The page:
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Just Born &
Marshmallow Peeps

Hall Of Shame Member
Added March 31, 2007

Last Updated - January 19, 2010

Did you know that if you were to use the AltaVista search engine and look for the phrase "with my peeps" that you would get 282,000 hits for the phrase? As of December 31, 2008, that's what we got. Google returns 199,000 hits. Then, if you add "Just Born" to the search, you get a mere 200 hits for the pharse combined with "Just Born". That's one in a thousand.

So, just what are people doing "with their peeps"?

They are rolling with my peeps, playing with my peeps, hangin' with my peeps, down with my peeps, pumpin' it with my peeps, throwin' with my peeps, chillin' with my peeps, share with my peeps, bond with my peeps, at the Bella with my peeps, got to be with my peeps, hanging out with my peeps, hanging with my peeps, scrappin with my peeps, cruisin with my peeps, what i do with my peeps, share info with my peeps, checked with my peeps, decorate with my peeps, hanging outside with my peeps, kickin it with my peeps, click with my peeps, sing along with my peeps, coffee with my peeps, conversation with my peeps, kick back with my peeps, and more and more. They are with their peeps 999 times out of a thousand plus.

So what's the big deal about the one in a thousand? Thats .1 percent (one percent being one out of a hundred so that one-tenth of one percent is one in a thousand). Would you bet on a horse that was a thousand-to-one? Actually, it isn't the one in a thousand that matters here; its the other 999. Why? Because Just Born says they own them all!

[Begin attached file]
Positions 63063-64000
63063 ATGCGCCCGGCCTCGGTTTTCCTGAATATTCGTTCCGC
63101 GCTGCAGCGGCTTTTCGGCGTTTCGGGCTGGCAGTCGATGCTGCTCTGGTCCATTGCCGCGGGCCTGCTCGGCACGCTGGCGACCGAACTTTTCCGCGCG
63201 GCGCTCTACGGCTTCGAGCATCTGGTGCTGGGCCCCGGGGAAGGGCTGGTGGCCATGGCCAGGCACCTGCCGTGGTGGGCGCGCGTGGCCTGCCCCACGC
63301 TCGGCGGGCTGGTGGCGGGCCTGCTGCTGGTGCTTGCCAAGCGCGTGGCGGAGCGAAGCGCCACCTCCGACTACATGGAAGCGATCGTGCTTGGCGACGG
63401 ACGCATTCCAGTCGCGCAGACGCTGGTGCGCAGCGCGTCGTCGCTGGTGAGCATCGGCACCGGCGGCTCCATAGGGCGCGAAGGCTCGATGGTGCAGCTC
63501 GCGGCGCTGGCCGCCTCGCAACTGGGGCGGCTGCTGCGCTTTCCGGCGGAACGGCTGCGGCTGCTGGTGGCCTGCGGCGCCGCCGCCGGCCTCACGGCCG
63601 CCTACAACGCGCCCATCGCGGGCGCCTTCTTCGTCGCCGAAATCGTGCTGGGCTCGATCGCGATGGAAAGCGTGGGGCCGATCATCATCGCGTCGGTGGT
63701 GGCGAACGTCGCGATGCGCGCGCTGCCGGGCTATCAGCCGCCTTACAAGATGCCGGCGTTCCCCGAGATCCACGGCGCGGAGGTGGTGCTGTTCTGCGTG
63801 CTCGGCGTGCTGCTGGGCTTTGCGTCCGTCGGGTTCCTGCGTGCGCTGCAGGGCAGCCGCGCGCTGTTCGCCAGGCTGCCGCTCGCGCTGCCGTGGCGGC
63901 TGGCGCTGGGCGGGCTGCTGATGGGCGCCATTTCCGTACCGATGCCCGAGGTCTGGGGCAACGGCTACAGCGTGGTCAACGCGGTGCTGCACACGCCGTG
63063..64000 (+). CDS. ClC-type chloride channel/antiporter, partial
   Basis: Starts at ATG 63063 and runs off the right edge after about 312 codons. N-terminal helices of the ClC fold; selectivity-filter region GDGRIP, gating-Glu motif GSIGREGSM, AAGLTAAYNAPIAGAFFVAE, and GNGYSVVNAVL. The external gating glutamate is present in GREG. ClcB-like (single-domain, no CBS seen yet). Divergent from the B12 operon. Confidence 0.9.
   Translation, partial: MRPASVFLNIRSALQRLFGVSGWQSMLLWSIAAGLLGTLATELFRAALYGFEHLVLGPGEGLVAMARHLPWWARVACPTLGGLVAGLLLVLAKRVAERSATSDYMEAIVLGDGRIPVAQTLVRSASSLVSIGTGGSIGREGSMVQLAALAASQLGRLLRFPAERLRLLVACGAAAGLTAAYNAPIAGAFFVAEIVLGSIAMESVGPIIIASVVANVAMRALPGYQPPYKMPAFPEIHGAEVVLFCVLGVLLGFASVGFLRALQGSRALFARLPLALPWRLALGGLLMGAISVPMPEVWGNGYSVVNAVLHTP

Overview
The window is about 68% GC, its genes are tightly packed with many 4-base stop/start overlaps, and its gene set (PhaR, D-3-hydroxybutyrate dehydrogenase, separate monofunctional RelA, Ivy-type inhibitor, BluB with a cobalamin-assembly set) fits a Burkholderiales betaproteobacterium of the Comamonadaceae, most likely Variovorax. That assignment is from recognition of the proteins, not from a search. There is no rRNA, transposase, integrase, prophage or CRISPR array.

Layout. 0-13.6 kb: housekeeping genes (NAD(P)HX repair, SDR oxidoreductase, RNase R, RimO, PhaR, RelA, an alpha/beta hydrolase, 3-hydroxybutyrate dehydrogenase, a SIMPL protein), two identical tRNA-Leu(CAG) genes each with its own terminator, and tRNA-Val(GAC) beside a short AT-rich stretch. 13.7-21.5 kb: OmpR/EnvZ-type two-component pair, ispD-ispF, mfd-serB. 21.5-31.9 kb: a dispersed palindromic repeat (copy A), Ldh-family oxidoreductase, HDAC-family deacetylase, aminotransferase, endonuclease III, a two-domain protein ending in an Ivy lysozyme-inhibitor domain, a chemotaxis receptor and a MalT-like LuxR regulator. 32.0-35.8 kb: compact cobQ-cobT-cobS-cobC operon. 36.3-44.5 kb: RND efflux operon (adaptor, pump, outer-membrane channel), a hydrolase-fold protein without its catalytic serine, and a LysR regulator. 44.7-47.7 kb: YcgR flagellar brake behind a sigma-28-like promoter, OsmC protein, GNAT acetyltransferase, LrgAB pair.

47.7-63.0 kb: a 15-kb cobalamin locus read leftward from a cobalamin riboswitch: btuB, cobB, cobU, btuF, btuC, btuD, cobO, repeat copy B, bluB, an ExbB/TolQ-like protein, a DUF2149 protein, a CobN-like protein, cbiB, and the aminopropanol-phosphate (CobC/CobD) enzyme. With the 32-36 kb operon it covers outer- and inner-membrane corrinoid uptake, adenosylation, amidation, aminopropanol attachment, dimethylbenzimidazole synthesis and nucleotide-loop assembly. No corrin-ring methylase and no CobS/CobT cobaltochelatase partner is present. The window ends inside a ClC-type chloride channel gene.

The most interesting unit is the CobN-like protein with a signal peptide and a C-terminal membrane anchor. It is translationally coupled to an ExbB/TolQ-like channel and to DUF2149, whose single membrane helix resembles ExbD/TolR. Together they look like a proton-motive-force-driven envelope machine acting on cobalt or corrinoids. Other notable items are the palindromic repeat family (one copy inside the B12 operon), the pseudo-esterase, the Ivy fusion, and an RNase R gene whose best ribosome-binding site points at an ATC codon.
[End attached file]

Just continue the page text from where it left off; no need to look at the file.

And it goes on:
You do not believe us? Try selling a t-shirt with a picture of you and a few of your friends and the caption, "Just Hangin' With My Peeps" and you will be threatened with a federal lawsuit for using the word "peeps" by Just Born. To quote one person, "Just born's head is about as swollen as a microwaved peep!" "Peeps" is a generic phrase that Just Born claims they own and you can't have it.

What are Peeps? "A confectionary made in a shape of a chick and commonly referred to as a 'Peep' in the marketplace" according to the trademark application of Just Born for the name PEEPS.

Can you guess which of these valid Trademarked names belongs to Just Born?

Sonic Branding Solutions Infra Metal Establishment abandoned
Trilibis, Inc Affordable Computer Solutions Fun Peeps, Inc

Would you believe none of these PEEPS shown belong to Just Born?
  • My Peeps belongs to Sonic Branding Solutions
  • Peep One belongs to Infra Metal Establishment
  • Peeps Puffs was abandoned by Just Born in 2007
  • Peeps Nation belongs to Sonic Branding Solutions
  • Peeps belongs to Affordable Computer Solutions
  • Fun Peeps belongs to Fun Peeps, Inc


Just Born does own a trademark on the word PEEPS but so does Affordable Computer Solutions. The trademark for peeps (picture shown at left) is just for candy and was granted in 1998. So, what's the problem here, you ask? Just Born, using the picture on the left, claims the manufacturer of some baby clothing, using the image on the right, and call the clothing Precious Peeps Crib Set is infringing upon the PEEPS trademark. HUH?

Are you confused? Well, we are. A search of the trademark database yields 37 "live" trademarks that use the word PEEP or PEEPS. Some of those are shown above. Since the trademark for Just Born applies to candy only (see their trademarks) we don't understand where they get off claiming they own the rights to the word when applied to baby accessories.